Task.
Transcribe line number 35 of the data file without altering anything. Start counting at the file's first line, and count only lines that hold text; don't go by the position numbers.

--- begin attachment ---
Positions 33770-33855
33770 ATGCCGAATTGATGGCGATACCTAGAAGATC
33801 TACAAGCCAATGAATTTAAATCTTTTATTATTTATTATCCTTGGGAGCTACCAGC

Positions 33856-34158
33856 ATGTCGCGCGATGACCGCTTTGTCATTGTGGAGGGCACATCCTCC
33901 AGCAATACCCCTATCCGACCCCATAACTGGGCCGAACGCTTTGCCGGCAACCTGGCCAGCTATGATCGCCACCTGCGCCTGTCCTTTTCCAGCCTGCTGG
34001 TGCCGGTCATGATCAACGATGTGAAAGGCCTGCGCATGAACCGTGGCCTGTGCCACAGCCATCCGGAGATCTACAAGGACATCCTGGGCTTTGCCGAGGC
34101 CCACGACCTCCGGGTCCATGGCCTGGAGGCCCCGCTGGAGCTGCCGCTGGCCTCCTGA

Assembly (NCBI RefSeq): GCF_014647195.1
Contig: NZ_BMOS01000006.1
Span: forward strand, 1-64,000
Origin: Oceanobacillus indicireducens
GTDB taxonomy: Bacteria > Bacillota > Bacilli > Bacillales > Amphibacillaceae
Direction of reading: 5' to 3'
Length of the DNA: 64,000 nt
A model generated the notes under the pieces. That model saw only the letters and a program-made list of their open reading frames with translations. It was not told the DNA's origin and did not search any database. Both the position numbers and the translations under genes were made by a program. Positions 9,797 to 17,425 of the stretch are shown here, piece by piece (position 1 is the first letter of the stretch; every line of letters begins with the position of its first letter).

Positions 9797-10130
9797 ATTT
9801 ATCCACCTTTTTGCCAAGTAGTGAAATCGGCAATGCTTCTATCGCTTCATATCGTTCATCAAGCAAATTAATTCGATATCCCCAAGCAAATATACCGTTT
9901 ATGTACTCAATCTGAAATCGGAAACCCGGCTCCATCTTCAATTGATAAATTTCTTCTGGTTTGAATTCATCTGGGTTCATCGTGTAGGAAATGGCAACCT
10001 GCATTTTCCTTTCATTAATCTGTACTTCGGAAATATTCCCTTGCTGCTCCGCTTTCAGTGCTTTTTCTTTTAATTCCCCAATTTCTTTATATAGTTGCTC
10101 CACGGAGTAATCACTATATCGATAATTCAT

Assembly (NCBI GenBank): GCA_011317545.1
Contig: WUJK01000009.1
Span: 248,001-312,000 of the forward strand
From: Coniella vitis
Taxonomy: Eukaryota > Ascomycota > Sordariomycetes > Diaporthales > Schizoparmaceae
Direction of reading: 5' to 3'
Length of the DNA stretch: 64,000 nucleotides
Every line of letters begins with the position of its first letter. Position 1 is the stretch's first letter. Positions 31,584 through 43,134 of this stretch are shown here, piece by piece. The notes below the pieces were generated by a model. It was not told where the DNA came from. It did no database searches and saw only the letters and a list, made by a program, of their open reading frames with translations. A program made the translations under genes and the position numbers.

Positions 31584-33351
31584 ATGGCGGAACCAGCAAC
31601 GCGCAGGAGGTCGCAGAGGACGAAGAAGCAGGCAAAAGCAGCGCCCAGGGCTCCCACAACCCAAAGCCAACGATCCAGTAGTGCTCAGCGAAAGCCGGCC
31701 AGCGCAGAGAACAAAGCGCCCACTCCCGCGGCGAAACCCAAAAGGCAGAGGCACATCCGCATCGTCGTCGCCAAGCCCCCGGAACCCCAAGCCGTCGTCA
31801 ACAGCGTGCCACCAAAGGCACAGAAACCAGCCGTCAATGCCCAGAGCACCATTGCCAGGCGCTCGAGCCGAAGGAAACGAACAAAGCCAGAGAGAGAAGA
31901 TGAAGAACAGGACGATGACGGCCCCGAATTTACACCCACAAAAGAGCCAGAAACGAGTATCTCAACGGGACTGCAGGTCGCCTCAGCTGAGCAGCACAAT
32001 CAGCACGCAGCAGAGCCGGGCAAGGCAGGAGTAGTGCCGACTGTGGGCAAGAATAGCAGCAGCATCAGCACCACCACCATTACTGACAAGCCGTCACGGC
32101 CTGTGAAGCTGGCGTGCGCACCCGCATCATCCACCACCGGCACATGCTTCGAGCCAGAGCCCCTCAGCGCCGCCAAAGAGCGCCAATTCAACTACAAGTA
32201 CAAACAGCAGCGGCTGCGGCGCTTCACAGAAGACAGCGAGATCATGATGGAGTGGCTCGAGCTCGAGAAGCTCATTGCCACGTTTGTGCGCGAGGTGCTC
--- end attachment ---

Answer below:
31801 ACAGCGTGCCACCAAAGGCACAGAAACCAGCCGTCAATGCCCAGAGCACCATTGCCAGGCGCTCGAGCCGAAGGAAACGAACAAAGCCAGAGAGAGAAGA